§ Mr. Connarty
To ask the Secretary of State for Environment, Food and Rural Affairs what the outcome was of the Agriculture and Fisheries Council on 17 to 18 December; what the Government's stance was on the issues discussed, including its voting record; and if she will make a statement. 
§ Margaret Beckett
My hon. Friend the Under-Secretary and I represented the United Kingdom at a meeting of the Agriculture and Fisheries Council in Brussels on 17 December. The Scottish and Northern Irish Ministers responsible for Agriculture and Fisheries were also present.
The Council agreed by qualified majority a Regulation providing for the total allowable catches for fish stocks for 2004. Important increases in quota for haddock and nephrops were agreed subject to special licensing and control conditions (those for nephrops to be developed by the end of next February). Annex V of the Regulation provides for limits on fishing time in 2004 for vessels which can catch cod, which operate in the North Sea and west of Scotland waters (as for 2003) and for the first time for vessels in the Irish Sea and the eastern English Channel. Annex VI introduces an effort management scheme for the North Sea sandeel fishery, for which the Regulation also sets significantly reduced quotas.
The Council also agreed by qualified majority a long term recovery plan for cod stocks, setting a mechanism for deciding on multiannual catch limits, and providing for annual limits on fishing effort as in Annex V to the TAG Regulation. It explicitly enables the Council to adjust the mechanism for fishing effort during 2004 should it so wish. Finally the Council agreed the guide prices for fish species for 2004.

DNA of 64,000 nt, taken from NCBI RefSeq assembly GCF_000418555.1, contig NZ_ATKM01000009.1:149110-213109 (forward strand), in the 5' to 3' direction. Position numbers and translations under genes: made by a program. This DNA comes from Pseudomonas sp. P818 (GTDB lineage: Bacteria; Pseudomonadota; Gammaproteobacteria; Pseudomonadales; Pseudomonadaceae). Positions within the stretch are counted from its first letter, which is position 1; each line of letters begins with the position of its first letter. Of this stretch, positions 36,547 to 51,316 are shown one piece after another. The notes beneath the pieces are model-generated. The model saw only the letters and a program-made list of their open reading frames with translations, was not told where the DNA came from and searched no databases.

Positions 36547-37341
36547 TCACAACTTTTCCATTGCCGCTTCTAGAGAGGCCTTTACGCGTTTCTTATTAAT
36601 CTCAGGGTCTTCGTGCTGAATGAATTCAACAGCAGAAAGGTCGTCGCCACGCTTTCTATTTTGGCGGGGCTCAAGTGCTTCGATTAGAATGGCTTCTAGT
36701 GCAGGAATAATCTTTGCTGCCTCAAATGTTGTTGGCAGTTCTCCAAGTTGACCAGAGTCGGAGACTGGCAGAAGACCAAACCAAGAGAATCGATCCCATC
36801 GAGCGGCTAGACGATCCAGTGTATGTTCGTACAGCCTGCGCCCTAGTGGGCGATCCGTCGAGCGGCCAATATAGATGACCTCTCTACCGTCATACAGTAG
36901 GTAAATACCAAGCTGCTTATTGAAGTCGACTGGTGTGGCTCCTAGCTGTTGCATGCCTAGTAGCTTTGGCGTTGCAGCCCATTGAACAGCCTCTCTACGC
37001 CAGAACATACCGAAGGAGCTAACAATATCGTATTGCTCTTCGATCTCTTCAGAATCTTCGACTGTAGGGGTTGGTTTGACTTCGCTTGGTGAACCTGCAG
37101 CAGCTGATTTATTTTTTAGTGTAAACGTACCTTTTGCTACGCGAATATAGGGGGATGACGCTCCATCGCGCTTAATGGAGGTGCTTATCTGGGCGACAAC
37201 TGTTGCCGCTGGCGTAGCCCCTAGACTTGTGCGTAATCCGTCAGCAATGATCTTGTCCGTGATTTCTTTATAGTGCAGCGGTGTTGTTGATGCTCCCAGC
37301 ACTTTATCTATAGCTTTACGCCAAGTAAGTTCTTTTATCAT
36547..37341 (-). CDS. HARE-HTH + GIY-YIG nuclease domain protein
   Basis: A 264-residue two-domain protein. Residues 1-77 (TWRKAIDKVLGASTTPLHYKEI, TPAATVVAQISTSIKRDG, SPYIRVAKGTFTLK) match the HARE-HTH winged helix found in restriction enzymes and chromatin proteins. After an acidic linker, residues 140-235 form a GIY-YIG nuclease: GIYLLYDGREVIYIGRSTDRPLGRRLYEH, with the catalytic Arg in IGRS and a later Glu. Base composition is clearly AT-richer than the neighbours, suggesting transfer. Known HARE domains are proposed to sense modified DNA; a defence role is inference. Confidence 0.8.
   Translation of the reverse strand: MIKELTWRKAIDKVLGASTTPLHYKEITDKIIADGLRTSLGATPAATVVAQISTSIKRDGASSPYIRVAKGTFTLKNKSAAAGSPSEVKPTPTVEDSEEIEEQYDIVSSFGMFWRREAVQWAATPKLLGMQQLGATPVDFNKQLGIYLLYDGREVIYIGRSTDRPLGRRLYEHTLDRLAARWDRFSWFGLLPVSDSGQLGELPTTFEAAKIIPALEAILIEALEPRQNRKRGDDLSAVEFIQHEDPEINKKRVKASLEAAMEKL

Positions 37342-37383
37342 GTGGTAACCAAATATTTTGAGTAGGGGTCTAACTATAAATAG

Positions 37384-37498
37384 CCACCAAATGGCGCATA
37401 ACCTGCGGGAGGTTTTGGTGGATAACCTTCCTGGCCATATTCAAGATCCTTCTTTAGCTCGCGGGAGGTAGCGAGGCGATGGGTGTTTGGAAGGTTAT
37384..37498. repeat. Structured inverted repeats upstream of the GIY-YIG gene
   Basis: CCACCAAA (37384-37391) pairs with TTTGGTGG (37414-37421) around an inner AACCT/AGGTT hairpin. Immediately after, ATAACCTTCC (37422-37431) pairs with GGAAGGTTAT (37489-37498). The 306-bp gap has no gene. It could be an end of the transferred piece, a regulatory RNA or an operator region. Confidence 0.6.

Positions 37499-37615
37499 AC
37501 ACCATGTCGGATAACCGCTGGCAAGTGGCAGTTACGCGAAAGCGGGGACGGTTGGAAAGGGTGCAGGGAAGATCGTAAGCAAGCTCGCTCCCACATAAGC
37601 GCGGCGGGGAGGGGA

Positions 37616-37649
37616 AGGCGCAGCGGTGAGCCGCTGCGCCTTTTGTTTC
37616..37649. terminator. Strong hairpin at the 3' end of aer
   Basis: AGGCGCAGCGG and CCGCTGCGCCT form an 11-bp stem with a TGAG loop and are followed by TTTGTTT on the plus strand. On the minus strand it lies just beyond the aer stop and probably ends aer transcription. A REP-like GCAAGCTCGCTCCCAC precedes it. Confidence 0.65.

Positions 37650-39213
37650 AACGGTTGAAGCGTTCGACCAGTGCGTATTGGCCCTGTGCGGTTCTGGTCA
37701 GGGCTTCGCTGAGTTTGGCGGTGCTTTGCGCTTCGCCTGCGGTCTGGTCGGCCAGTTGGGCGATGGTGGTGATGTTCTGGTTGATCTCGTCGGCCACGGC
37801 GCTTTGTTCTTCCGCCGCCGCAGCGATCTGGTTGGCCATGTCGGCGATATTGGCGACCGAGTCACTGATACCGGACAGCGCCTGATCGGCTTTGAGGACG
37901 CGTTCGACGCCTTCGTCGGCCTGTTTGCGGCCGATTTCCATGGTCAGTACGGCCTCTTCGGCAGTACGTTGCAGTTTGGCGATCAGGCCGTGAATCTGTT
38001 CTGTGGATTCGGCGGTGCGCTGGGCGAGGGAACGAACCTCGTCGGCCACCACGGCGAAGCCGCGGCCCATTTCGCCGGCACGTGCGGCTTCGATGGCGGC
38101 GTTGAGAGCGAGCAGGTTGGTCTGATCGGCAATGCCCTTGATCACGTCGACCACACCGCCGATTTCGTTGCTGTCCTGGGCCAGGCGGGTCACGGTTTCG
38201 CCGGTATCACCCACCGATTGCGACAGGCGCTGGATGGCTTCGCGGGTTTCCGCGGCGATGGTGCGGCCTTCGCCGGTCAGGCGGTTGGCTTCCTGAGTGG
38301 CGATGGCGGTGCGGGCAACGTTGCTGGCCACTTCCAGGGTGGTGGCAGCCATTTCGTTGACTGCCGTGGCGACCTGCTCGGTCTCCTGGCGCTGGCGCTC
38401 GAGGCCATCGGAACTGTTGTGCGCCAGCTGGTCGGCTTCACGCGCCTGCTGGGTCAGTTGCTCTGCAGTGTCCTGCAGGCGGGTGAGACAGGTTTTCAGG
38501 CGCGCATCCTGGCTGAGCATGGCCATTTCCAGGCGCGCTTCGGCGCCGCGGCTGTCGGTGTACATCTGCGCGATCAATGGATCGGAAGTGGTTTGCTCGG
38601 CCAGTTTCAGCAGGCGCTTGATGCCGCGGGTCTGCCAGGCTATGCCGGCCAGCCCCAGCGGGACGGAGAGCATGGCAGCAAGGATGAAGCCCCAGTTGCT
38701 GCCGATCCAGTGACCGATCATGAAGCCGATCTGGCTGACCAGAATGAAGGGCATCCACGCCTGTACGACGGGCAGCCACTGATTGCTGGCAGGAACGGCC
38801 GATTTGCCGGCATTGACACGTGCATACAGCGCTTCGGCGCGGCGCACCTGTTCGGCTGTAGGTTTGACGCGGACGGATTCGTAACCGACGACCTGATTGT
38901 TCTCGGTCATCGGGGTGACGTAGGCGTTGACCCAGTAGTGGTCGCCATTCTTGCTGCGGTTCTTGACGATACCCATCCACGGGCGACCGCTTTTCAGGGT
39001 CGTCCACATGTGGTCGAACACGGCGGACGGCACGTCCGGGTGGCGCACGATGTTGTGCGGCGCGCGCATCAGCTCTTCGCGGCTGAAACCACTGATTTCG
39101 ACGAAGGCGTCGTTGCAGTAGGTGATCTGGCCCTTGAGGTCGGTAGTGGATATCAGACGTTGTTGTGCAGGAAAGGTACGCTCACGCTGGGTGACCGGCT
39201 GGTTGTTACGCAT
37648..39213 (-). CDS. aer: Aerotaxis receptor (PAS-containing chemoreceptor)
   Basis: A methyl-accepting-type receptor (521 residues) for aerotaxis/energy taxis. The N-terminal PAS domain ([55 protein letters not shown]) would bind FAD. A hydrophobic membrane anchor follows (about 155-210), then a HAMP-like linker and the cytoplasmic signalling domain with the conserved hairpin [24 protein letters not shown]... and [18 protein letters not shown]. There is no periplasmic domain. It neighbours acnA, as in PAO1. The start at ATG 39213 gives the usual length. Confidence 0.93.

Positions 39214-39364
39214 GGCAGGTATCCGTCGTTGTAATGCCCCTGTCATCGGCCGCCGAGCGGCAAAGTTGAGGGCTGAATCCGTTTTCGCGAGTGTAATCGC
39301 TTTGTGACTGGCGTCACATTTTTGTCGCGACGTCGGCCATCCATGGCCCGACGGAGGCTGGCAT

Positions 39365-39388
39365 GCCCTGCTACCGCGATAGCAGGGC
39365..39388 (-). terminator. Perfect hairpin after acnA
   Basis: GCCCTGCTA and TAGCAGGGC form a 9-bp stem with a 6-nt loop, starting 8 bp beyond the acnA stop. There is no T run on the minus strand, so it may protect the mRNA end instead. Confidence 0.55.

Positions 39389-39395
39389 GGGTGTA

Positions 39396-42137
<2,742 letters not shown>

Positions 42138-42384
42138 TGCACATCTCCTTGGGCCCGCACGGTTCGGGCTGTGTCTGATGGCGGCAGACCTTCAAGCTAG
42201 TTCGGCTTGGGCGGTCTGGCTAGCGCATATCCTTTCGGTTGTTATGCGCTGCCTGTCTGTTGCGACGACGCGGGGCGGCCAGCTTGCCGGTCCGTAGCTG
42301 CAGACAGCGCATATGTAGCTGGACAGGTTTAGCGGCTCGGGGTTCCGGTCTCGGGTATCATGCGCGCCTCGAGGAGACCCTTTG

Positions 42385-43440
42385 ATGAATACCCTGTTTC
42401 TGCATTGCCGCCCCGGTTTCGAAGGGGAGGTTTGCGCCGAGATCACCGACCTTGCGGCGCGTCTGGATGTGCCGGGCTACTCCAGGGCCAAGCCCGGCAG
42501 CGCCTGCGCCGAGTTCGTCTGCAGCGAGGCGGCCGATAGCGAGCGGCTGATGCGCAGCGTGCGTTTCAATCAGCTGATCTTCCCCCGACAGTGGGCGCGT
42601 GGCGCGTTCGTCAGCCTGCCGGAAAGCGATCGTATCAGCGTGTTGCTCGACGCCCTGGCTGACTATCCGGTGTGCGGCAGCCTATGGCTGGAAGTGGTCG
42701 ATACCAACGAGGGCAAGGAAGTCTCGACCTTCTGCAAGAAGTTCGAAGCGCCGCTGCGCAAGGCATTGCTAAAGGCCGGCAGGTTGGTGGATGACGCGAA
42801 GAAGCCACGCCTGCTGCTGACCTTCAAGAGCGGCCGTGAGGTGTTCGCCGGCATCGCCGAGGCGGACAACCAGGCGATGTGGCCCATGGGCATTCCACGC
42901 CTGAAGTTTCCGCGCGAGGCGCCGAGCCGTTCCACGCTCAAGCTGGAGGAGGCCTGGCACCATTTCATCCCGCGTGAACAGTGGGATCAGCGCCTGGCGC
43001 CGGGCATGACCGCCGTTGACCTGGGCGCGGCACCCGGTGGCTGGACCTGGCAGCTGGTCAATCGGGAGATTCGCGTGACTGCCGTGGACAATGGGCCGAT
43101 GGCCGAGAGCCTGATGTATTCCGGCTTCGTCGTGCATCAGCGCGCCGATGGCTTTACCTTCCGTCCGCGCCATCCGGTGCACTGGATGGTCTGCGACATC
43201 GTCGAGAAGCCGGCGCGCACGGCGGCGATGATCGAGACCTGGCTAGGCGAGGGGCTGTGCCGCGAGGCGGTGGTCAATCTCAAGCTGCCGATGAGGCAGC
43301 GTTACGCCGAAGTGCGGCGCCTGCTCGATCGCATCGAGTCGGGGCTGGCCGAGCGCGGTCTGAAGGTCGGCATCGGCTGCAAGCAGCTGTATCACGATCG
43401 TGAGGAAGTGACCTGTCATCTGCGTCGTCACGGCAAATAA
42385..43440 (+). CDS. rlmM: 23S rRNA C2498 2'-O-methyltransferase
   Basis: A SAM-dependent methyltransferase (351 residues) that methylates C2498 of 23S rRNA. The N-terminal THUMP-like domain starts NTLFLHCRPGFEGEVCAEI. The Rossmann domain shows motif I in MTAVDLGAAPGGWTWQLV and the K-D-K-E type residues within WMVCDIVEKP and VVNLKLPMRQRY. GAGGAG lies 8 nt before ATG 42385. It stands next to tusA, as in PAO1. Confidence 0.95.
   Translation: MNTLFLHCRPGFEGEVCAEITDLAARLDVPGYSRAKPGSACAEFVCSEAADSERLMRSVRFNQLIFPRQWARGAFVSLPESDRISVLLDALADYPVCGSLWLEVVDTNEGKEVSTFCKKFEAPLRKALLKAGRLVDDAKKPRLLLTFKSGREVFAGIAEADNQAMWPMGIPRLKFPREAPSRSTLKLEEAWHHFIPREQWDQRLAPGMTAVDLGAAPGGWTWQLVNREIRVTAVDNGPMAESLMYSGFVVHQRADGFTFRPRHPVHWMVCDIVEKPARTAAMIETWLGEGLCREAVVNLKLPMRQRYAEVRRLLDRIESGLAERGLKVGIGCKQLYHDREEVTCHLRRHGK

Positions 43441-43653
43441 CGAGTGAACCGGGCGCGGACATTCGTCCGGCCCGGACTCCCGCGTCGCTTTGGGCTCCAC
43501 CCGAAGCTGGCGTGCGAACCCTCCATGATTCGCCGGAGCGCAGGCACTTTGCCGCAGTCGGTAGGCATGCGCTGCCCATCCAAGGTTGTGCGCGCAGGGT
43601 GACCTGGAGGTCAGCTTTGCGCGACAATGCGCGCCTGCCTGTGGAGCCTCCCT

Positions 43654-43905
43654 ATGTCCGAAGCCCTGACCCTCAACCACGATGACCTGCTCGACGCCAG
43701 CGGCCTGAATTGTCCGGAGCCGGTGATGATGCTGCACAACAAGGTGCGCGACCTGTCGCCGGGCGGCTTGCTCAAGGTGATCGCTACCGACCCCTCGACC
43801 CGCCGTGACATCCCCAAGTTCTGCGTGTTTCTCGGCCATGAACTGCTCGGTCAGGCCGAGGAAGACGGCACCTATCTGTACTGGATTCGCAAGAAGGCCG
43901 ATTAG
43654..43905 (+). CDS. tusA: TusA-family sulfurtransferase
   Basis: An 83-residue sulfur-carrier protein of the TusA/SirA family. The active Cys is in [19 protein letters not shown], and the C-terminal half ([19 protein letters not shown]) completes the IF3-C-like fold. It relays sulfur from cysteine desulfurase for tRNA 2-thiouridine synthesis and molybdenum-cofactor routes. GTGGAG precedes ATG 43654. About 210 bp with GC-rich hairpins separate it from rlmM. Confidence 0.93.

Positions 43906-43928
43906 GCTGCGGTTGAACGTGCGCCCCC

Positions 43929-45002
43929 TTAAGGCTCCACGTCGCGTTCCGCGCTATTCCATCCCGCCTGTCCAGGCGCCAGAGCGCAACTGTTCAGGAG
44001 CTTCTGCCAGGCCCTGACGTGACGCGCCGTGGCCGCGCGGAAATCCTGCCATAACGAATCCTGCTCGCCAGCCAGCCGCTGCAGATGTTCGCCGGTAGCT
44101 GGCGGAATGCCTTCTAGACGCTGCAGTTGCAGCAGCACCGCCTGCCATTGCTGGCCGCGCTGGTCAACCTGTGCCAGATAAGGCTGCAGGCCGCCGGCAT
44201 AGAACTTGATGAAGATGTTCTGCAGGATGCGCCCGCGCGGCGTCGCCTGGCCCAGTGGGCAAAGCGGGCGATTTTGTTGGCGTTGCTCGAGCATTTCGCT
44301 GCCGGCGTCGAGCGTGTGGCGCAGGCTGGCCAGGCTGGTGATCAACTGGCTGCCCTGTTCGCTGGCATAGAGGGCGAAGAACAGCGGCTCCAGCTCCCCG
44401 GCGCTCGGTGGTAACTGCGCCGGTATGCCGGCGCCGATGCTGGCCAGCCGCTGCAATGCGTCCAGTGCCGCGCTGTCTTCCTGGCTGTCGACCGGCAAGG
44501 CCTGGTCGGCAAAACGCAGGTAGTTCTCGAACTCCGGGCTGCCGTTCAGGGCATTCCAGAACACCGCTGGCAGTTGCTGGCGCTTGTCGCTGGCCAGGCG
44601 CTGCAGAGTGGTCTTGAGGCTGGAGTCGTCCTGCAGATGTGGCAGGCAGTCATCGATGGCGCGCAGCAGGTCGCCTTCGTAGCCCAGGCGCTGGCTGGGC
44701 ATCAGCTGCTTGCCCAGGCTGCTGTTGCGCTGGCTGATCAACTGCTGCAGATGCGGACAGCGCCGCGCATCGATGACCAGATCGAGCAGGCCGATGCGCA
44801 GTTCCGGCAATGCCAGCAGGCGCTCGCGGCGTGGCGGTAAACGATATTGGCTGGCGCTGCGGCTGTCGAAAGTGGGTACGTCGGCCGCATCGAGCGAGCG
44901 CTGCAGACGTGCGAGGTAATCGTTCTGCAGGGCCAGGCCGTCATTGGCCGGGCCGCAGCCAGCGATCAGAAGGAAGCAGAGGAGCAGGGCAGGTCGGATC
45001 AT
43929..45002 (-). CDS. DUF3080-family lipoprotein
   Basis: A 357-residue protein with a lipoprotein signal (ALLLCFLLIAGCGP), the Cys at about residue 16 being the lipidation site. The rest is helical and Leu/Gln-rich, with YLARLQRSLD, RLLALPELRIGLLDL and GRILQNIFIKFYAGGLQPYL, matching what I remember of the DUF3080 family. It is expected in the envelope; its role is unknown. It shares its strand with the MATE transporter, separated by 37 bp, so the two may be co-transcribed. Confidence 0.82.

The Council adopted by qualified majority the Presidency's compromise text for a regulation reinforcing the current requirements regarding identification of sheep and goats. I welcomed this proposal which met the main concerns we had registered during negotiation. The arrangements take account of the unique structure of our sheep sector; and, subject to approval by the Commission, our current national sheep and goat identification system of movement tags, backed up by the animal movement licensing system, will remain until 2008; followed thereafter by the introduction of electronic ID, which we support.
The Council noted progress made in discussion of the proposal to update rules governing the welfare of animals during transport. The proposal was remitted for further official discussion, in particular as regards the establishment of maximum journey times.
The Council took note without discussion of progress on a draft regulation harmonising official controls on food and feed. A number of issues, notably the scope of regulation and the charges to be made in connection with its enforcement, remain to be settled.
The Council also took note of progress in discussion of a draft regulation setting maximum residue levels for pesticides.1184W
There was no discussion. The Council discussed the package of proposals to reform the CAP regimes for tobacco, olive oil, cotton and hops. We reiterated our support for the Commission in extending the principles of CAP reform to these sectors but argued for greater decoupling of subsidies to the olive oil and—particularly—cotton sectors. We expressed support for full decoupling in the tobacco sector, as the Commission has proposed, and called for the shortest possible transition period. Detailed negotiation of these proposals will resume under the Irish presidency.
Under Other Business, the Italian Presidency tabled a written report outlining progress on specific hygiene rules in the animal feed sector. The Presidency also reported on progress in negotiation of a veterinary equivalence agreement with Russia. Austria pressed for early action to deal with low prices in the pigmeat sector; we and several other Member States cautioned against reliance on export refunds in this sector. We raised the problems caused for Pakistan by recent changes in the concessionary import terms applicable to Basmati rice. The Commission took note and reported that it was consulting with Pakistan and India over the latest information available on prices and varieties.